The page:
The reviews for this film have ranged poor to fair, and this film has Hollywood blazing aimlessly into the doom and gloom of the horror, and this at the stage of Poe’ s literary birth. The film stars John Cusack as Edgar Allen Poe, adding his mixture of intrigue and Poe’s noted drunkenness, to a weaving wobbly character. The film and the screenwriters take liberties, after all, The Raven film is not a historical account of Poe’s last days, and not intended, by the director James McTeigue, containing though a final true name from Edgar’s dying breath, Reynolds. The storyline simply well paced and fast feeling, directed to the younger audience members, hence influencing the bottom line. The film opens with the broke, drunken and yet passionate writer lashing out to prove his worth with grandiose mannerism to illiterate masses, only to find himself hated by his love, (Alice Eve) Emily’s father Captain Hamilton (Brendan Gleeson) and adored by serial killer via for not only Poe’s attention but to create theatrical scenes from Poe’s stories. Director McTeigue’s most beautiful film kill that got many “ewww” from the audience are solely attributed to the Pendulum kill, which any horror or Poe aficionado knows I patterned to The Pit and the Pendulum. Nevertheless, the believability to create the pendulum device leaves one puzzled and stretches the spectrum of disbelief a tad too far. This serial killer must have immense wealth as this contraption, as the character states “is larger than I presumed”, while the audience craves new ways to see Poe’s descriptive kills we also need to believe they are truly capable of creation, but this is over the top. Some may recall Roger Corman’s Pit and the Pendulum, a castle used the device in their Spanish Inquisition torture chamber, more believable and able to accept that it exists there to dispel of individuals.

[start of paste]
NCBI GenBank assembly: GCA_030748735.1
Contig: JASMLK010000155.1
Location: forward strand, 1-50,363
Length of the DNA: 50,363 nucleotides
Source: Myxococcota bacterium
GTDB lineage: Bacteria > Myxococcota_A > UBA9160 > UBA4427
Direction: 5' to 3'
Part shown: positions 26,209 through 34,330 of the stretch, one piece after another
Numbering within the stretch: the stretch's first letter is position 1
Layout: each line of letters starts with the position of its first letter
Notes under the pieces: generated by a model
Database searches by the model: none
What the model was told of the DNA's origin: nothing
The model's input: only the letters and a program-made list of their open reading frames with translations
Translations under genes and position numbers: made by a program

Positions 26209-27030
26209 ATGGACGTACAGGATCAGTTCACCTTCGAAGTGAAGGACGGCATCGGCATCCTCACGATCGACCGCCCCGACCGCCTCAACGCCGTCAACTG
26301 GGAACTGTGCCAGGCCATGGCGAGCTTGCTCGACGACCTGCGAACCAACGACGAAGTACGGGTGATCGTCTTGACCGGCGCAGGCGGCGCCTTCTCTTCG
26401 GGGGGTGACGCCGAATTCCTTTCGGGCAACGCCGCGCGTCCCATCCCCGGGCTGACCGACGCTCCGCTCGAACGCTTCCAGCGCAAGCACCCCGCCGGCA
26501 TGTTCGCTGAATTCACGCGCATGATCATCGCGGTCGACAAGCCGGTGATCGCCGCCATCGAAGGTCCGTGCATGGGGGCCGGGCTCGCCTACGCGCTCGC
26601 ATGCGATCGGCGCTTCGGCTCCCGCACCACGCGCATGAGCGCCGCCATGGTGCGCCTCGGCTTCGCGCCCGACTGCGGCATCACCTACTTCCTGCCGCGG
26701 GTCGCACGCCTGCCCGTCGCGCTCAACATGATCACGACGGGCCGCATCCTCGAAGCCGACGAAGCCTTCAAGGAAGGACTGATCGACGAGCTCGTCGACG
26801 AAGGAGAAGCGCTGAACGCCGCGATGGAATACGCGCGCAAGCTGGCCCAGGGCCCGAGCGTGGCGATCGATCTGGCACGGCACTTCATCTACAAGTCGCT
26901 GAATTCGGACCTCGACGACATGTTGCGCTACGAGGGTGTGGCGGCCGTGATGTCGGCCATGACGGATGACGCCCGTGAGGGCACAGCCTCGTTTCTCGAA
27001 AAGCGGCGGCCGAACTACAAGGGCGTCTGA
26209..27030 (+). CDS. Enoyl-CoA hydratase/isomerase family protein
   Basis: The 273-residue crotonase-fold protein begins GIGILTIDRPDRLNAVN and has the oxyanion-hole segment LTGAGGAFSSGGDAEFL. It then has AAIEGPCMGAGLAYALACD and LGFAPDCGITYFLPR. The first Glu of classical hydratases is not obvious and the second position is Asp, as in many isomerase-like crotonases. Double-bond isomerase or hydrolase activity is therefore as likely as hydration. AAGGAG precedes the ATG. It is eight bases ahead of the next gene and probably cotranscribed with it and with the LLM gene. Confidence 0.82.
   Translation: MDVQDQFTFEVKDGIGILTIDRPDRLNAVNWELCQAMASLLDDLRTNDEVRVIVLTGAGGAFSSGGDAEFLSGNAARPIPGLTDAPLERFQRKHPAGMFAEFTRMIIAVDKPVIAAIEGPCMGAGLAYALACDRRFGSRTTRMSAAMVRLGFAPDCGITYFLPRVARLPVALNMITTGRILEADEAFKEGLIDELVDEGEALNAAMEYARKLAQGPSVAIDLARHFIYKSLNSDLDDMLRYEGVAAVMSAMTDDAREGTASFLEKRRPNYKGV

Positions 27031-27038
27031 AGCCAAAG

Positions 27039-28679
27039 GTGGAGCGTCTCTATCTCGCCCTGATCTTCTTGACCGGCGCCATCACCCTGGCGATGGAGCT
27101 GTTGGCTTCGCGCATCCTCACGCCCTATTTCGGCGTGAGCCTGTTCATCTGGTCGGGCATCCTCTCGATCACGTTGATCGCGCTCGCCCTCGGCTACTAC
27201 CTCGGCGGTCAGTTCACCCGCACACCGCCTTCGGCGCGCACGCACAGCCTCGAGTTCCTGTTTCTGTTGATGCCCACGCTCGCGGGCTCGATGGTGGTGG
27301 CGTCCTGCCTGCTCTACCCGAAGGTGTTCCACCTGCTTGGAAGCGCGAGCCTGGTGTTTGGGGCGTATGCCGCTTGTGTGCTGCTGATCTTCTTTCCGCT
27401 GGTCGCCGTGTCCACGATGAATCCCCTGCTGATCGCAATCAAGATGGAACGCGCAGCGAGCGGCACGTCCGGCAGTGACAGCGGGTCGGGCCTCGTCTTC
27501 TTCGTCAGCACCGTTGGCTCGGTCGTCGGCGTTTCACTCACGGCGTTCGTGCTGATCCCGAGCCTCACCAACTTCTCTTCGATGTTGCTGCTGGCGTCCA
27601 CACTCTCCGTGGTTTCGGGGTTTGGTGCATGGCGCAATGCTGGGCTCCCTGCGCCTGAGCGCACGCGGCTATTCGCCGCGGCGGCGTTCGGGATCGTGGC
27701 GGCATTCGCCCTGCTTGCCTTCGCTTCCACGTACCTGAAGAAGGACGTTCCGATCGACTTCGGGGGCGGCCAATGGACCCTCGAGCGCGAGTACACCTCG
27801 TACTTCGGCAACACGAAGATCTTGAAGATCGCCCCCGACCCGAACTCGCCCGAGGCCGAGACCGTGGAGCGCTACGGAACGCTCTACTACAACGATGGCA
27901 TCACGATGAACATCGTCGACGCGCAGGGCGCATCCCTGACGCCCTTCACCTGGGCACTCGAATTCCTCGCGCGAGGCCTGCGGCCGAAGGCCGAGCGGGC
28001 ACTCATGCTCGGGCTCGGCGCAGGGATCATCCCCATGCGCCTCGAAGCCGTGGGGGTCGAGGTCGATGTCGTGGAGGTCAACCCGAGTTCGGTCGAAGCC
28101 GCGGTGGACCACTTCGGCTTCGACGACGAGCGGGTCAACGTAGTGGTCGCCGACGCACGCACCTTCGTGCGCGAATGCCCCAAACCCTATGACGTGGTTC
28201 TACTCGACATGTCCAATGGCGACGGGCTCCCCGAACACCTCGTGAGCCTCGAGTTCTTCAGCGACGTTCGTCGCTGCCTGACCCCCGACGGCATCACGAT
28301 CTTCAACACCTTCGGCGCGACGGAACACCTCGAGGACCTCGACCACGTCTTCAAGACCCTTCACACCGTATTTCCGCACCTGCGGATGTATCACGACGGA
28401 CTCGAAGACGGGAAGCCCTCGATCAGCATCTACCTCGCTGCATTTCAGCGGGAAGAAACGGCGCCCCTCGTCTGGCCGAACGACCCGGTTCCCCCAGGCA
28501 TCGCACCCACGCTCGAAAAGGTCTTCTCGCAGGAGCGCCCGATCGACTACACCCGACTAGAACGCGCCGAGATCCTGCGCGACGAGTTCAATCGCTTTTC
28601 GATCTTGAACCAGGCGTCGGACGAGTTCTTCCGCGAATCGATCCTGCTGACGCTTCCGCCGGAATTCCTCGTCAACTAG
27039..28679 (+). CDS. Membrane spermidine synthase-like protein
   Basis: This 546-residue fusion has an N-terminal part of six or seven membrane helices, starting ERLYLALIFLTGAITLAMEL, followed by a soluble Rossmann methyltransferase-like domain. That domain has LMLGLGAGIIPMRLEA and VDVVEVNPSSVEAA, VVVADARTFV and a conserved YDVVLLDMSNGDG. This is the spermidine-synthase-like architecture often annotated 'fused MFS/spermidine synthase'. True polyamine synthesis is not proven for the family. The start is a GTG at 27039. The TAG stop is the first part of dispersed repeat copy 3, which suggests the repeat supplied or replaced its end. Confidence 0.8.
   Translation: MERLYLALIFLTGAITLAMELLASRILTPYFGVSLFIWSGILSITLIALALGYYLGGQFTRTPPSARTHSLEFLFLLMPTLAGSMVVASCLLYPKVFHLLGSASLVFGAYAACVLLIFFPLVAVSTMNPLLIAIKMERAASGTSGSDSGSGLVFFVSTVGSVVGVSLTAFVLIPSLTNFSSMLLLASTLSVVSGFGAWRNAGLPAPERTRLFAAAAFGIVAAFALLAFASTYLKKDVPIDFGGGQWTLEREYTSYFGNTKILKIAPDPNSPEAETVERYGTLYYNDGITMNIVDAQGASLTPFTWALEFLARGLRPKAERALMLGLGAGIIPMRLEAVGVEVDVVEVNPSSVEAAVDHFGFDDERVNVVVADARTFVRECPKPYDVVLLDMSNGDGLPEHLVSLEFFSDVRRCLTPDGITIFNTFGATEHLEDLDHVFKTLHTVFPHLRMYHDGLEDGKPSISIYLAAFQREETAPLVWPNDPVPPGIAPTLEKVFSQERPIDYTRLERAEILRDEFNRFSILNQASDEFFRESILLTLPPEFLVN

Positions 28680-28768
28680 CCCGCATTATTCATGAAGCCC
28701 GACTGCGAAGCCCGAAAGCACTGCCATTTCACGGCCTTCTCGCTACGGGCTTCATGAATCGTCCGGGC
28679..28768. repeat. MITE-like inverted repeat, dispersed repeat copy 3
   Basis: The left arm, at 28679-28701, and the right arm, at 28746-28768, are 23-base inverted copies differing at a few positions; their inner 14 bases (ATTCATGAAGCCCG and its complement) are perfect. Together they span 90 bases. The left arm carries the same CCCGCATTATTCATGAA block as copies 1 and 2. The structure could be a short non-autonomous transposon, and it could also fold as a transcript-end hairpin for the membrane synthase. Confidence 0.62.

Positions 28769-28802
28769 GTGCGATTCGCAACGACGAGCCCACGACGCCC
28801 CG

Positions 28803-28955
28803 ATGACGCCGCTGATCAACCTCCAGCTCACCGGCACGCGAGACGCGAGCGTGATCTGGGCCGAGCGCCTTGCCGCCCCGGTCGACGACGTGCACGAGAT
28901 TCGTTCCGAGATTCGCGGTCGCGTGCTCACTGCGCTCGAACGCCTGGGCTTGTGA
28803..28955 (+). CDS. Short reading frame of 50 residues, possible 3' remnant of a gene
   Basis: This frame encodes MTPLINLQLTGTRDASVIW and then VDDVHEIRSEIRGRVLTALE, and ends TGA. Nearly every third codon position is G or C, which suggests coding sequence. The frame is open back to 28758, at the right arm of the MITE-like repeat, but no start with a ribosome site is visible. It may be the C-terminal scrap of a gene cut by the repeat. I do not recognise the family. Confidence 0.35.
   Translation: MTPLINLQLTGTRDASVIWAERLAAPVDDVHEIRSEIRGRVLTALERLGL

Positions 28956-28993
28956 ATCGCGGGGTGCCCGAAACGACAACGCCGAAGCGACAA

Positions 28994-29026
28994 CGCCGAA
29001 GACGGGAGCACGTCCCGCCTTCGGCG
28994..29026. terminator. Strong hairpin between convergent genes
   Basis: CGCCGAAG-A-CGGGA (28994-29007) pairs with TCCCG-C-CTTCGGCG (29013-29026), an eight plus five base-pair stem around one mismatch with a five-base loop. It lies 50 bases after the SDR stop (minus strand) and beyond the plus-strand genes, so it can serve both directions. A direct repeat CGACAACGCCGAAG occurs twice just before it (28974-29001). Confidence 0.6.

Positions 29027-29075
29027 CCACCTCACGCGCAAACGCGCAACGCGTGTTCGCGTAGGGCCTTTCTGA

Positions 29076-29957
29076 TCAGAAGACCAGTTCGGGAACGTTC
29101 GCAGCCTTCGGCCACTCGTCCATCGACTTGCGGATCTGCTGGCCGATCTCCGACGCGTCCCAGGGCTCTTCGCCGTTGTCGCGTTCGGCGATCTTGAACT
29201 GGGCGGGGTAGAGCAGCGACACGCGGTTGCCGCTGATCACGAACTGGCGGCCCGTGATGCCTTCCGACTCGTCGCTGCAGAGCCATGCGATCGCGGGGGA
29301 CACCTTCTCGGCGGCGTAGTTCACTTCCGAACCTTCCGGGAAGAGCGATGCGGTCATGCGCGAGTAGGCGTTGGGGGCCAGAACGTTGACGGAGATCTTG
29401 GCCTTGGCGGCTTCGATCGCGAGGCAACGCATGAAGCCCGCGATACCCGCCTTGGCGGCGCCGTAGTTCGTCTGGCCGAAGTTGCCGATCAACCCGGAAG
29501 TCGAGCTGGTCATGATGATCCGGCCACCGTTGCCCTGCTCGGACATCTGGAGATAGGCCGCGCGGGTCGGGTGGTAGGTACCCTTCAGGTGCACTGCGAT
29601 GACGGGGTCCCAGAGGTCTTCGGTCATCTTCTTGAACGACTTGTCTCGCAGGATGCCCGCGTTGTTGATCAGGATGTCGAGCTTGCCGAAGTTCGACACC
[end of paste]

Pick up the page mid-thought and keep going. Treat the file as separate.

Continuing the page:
Ben Livingston’s and Hannah Shakespeare‘s screenplay, brings an interesting slice to the rotting corpse of Rufus Wilmot Griswold, Poe’s literary adversary, with is brutal death, as Griswold outlived Poe, and continued for his remaining years trying to destroy Poe’s history with lies. Cusack continues throughout the film to bring the drunken mastermind to a likeable status, and with the screenplay overlooking a difficult and highly unusually aspect in Poe’s actual life, that of him marrying his thirteen-year-old cousin.
Without giving away the ending, or too many spoilers, the ending is a letdown, grabbing for the moonlight and actually getting it, leaves one shaking their head in disbelief. As Emily tries to survive buried alive, the criminal mastermind, forces Poe to print exquisite details of the crime scenes, which actually places in his own coffin, buried, challenged and even discussed for evermore. We, the audience also watch Poe go from a drunk to a managing alcoholic to action hero, which while his love lies in trouble boosts his adrenaline however the late film action, stretches the tightrope a tad too much for this high wire act. The greatest line, in the film, that gets a chuckle from many, as Cusack states, “If I’d have known my work would have such a morbid effect on people, I would’ve devoted more time to eroticism.” Sadly, we are left aching for Roger Corman and his Poe based films, for the true essence of Poe’s Gothic gloomy and influential style.
A side note, Edgar Allen Poe’s lovely story The Cask of Amontillado, is just one of many of his poems and stories mention in this film, however The Raven brings an interesting twist to the tale, while a recent award winning short film, from director Joseph J. Graves’ The Cellar stayed true to the essence of Poe’s creation. In addition, for the trivia individuals and the sick-minded folks, the once famed television show, Homicide: Life on the Streets, with episode “Heartbeat” took a nice spin on Poe’s creation of sealed in a wall.